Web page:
Näcip Cihanov

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Näcip Ğayaz ulı CihanovTatar Cyrillic: Нәҗип Гаяз улы Җиһанов, pronounced [næˈʑip ɣʌˌjɑzuˈlɯ ʑiˈhɑnəf]; Russian: Нази́б Гая́зович Жига́нов; anglicised as Najip Jihanov or, more usually, Nazib Gayazovich Zhiganov — was a Tatar composer, teacher and statesman. He was born on 15 January [O.S. 2 January] 1911 in Uralsk;[1] he died on 2 June 1988.

Cihanov wrote eight operas (notably Altınçäç and Cälil), three ballets, 15 symphonies, other symphonic works (Qırlay, Suite to Tatar Themes, Näfisä, Symphonic novellas, and Symphonic Songs among them), the cantata Republic of Mine (1960), camera-instrumental compositions, and romances and songs.

Granted the titles of People's Artist of the USSR (1957) and Hero of Socialist Labour (1981), Cihanov served as artistic leader of the Tatar Opera and Ballet from 1941 to 1943, chairman of Tatarstan's Composers Union from 1939 to 1977, and rector of Kazan Conservatory from 1945 to 1988. He was made professor in 1953; Kazan Conservatory was renamed in his honor in 2000. In his capacity as statesman, he served as a deputy in the Supreme Soviet of RSFSR (1951–1959), the Tatar ASSR (1963–1967, 1977–1988), and indeed the Soviet Union (1966–1970).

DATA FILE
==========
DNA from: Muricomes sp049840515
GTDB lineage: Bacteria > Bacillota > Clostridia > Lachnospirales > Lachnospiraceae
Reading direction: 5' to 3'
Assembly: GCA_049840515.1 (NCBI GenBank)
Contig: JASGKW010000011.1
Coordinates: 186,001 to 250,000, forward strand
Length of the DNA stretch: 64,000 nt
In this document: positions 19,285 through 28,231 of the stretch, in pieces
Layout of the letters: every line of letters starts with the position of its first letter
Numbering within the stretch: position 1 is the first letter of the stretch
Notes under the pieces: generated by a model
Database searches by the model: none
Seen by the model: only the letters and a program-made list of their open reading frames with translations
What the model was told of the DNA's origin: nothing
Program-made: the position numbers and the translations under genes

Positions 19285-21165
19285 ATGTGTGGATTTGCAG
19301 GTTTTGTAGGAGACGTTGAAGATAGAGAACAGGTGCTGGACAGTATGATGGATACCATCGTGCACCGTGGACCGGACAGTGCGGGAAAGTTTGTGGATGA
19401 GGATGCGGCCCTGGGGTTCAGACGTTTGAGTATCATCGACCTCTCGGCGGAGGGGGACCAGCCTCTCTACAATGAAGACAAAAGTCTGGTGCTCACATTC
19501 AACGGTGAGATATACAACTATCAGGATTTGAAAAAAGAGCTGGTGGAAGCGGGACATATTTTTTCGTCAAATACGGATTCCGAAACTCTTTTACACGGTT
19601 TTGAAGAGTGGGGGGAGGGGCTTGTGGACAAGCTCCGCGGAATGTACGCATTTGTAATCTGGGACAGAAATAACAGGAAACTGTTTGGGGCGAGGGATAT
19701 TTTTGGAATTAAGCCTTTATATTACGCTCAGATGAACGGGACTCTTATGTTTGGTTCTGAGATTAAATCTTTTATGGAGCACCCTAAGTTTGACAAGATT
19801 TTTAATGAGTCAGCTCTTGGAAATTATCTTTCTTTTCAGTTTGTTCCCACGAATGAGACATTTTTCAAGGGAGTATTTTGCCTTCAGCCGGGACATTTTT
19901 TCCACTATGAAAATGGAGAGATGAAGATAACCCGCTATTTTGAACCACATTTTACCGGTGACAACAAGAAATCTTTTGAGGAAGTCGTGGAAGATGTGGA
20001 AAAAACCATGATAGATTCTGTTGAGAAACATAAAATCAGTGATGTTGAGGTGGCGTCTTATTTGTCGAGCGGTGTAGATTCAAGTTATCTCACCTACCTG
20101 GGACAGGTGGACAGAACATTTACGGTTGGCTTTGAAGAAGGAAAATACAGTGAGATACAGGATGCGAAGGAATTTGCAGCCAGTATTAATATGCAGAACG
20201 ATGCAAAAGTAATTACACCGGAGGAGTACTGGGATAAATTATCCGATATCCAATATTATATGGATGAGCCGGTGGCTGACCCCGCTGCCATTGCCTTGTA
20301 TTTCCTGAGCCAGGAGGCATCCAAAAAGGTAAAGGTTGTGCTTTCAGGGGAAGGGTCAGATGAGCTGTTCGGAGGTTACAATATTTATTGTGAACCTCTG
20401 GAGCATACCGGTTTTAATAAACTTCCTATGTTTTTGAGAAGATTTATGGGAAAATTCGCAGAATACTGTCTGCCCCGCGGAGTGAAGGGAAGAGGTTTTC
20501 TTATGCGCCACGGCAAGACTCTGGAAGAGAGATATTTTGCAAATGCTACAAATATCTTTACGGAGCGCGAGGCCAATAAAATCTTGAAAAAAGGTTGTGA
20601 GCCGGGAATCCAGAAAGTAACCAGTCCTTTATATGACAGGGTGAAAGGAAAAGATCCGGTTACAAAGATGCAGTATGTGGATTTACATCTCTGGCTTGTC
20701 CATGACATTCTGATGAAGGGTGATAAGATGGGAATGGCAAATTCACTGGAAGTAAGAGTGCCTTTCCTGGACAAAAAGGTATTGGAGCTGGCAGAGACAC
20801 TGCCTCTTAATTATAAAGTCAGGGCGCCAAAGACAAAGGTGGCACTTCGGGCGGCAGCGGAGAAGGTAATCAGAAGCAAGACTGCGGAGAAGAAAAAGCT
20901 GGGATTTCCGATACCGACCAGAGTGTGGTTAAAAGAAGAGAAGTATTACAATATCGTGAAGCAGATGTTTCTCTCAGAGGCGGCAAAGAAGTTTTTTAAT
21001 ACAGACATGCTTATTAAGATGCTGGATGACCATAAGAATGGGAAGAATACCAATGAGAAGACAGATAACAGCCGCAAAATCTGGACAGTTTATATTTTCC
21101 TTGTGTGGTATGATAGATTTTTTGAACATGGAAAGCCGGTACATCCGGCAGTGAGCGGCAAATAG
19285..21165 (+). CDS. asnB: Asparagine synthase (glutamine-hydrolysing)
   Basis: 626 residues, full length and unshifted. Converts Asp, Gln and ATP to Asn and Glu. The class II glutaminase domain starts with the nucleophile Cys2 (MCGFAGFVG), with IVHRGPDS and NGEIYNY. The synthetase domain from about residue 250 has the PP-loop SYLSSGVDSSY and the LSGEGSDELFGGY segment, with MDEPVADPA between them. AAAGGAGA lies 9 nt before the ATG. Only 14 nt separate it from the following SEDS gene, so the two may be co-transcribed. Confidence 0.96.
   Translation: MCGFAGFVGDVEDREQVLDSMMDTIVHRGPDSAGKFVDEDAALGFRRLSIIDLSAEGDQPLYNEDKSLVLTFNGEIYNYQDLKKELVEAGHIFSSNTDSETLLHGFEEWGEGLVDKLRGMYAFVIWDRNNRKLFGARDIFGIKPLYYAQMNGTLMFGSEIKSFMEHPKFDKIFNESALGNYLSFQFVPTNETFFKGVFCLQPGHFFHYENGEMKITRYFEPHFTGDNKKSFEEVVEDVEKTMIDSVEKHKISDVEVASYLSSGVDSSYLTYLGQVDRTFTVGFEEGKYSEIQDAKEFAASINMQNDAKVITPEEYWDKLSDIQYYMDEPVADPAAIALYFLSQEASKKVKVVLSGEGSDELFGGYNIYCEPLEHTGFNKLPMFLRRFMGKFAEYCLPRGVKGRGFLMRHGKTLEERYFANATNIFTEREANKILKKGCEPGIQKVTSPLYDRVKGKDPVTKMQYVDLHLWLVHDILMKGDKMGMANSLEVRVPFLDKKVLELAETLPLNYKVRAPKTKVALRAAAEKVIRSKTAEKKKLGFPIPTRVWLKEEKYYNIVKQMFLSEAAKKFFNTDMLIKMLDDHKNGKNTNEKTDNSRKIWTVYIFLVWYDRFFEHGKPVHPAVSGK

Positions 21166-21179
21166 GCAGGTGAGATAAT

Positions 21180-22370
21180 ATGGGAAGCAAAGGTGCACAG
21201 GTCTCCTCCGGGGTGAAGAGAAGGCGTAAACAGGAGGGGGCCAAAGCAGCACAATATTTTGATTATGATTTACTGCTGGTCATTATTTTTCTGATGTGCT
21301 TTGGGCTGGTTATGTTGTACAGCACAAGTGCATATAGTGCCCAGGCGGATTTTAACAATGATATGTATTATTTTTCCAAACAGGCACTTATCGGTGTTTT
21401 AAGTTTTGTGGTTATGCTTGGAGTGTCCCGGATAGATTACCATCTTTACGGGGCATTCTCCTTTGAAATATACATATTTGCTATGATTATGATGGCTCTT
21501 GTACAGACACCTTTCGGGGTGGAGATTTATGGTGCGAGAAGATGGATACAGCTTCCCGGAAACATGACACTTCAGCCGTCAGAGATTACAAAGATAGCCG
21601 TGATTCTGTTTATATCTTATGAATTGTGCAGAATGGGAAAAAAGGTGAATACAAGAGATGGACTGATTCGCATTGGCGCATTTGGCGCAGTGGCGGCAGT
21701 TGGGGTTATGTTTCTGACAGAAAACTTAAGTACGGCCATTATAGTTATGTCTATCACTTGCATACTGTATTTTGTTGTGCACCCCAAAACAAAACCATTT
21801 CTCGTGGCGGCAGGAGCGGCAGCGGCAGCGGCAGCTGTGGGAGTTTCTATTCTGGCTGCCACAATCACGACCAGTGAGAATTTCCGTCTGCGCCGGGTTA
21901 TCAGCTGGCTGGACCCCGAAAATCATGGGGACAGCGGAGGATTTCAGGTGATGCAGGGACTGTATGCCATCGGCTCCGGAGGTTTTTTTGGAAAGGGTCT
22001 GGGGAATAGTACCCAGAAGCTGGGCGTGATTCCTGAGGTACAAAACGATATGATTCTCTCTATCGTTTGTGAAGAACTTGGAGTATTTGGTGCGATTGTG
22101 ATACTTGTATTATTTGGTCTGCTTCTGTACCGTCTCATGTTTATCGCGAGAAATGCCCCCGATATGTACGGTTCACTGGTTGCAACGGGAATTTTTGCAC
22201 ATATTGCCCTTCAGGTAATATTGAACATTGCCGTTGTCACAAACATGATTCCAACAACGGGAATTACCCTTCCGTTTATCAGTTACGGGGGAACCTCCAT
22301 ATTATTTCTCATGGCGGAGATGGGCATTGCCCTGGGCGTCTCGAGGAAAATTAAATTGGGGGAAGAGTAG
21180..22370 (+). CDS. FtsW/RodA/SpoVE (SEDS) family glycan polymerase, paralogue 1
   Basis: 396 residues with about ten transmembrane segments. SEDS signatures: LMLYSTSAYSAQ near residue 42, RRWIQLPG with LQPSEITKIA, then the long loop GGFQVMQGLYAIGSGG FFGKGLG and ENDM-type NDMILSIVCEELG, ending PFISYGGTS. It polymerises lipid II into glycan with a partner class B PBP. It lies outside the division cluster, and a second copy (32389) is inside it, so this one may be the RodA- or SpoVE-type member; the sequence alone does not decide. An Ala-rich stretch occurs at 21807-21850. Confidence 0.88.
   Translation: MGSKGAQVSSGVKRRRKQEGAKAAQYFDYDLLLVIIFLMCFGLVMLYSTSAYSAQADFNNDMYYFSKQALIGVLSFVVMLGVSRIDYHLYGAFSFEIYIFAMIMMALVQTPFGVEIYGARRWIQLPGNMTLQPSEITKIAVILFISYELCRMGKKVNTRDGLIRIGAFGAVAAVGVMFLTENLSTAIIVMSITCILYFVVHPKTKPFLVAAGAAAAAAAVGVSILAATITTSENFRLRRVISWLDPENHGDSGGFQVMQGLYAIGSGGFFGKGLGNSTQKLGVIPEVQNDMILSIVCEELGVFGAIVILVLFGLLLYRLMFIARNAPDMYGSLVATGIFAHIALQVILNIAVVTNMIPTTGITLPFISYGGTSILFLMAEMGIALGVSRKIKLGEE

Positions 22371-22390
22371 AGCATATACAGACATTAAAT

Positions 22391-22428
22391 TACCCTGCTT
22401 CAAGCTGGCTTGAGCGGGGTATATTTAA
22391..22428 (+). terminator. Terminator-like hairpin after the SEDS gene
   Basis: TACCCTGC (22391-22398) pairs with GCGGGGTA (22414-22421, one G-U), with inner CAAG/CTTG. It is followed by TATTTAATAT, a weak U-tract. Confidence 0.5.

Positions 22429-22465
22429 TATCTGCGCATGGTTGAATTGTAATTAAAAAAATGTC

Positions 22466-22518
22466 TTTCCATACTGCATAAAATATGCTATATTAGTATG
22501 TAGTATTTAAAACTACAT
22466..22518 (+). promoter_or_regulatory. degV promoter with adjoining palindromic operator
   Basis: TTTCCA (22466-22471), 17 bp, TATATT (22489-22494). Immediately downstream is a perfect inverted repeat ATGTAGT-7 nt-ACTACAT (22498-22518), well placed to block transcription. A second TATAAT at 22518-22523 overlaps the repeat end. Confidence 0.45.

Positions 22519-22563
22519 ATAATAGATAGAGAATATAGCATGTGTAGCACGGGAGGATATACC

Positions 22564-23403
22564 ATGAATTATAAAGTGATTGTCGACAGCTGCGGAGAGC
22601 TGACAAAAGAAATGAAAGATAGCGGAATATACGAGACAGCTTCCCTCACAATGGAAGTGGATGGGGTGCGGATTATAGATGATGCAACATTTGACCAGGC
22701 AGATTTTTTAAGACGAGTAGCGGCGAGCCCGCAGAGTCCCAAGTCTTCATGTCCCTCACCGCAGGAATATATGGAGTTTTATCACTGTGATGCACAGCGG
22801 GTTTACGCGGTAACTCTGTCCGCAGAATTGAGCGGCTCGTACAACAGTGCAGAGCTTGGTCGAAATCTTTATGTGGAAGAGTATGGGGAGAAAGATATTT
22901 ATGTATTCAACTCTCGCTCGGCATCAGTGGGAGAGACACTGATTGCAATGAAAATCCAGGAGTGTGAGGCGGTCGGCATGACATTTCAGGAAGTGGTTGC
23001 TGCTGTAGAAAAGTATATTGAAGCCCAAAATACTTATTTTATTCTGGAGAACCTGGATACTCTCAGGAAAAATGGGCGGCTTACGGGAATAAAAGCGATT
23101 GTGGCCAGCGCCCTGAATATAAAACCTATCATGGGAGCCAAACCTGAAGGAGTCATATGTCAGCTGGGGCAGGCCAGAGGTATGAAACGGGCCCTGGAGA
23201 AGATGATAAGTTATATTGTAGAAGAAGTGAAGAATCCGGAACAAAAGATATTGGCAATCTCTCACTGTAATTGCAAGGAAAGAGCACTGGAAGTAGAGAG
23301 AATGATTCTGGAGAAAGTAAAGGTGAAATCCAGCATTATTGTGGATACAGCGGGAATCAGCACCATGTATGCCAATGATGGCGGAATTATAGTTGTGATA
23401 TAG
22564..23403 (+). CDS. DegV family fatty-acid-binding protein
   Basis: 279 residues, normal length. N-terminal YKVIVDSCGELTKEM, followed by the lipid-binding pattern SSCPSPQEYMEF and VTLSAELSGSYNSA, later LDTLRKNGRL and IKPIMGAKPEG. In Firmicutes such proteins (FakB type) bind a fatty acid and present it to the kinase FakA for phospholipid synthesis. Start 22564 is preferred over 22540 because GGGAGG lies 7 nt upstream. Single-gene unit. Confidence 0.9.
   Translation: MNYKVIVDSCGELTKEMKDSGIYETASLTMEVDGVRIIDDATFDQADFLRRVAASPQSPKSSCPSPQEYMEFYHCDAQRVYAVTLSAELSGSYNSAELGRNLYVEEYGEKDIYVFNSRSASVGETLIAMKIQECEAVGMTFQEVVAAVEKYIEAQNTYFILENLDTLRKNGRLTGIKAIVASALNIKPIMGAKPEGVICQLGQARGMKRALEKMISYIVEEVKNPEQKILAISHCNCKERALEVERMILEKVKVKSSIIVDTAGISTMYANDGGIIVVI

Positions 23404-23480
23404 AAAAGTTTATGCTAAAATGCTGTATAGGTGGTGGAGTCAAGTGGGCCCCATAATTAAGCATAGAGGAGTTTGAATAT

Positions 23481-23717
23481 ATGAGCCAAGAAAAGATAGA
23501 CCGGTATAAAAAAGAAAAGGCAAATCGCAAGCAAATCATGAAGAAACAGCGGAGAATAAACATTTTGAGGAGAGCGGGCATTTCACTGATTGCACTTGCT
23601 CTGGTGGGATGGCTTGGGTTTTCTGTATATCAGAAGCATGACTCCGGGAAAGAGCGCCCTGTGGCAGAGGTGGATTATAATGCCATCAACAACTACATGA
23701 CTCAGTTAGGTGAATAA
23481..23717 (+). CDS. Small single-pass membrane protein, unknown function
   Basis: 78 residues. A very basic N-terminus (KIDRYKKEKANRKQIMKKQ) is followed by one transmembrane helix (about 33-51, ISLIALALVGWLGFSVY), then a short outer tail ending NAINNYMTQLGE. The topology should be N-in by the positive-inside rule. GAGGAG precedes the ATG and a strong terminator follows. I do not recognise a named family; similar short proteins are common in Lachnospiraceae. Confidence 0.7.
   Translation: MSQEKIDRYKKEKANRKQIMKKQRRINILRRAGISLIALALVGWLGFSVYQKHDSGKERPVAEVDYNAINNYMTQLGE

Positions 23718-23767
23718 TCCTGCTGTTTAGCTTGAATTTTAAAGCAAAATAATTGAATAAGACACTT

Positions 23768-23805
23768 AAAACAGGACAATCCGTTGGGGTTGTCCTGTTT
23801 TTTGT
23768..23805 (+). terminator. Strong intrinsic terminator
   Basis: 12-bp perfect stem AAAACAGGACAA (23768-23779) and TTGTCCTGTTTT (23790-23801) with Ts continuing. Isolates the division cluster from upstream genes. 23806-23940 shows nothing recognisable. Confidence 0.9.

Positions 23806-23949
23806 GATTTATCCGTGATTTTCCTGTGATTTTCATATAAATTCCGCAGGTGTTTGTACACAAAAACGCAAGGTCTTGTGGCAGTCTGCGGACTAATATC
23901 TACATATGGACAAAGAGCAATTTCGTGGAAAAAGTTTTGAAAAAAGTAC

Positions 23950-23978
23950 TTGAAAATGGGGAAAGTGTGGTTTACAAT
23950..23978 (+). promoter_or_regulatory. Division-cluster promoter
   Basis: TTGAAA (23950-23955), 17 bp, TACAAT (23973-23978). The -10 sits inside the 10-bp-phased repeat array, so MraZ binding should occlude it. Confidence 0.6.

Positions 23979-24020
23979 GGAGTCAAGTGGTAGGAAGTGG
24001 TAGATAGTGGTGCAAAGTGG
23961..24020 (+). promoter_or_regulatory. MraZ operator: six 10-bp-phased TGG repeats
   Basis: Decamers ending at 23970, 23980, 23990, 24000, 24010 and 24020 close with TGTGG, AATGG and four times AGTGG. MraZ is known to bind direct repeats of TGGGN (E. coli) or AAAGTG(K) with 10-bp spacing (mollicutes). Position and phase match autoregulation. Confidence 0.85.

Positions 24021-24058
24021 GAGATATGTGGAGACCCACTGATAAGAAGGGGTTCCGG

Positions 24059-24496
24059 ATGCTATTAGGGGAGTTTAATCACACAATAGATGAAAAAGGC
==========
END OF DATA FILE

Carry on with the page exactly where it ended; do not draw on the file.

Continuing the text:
• Qaçqın (1939)
  • İrek (1940) "Freedom"[2]
  • Altınçäç (1941) "The golden-haired girl"[3]
  • İldar (1942)[4]
  • Tüläk (1945)[5]
  • Namus (1950) "Honour"[6]
  • Cälil (1957) based on the life of poet Musa Cälil.[7]

References and notes

  1. Slonimsky, Nicolas (1978). "Zhiganov, Nazib". Baker's Biographical dictionary of musicians (6th ed.). New York: Schirmer Books. p. 1944. ISBN 0-02-870240-9.<templatestyles src="Module:Citation/CS1/styles.css"></templatestyles>
  2. "Ирек" ("Свобода", 1940)
  3. Russian transliteration "Алтынчеч", Russian title "Золотоволосая", lyrics by Musa Cälil
  4. "Ильдар"
  5. "Тюляк"
  6. Russian transliteration "Намус" (Russian title "Честь")
  7. "Джалиль" (1957, либр. А. Файзи). Article in Russian
  • (Tatar) "Näcip Cihanov/Нәҗип Җиһанов". Tatar Encyclopaedia. Kazan: The Republic of Tatarstan Academy of Sciences. Institution of the Tatar Encyclopaedia. 2002.<templatestyles src="Module:Citation/CS1/styles.css"></templatestyles>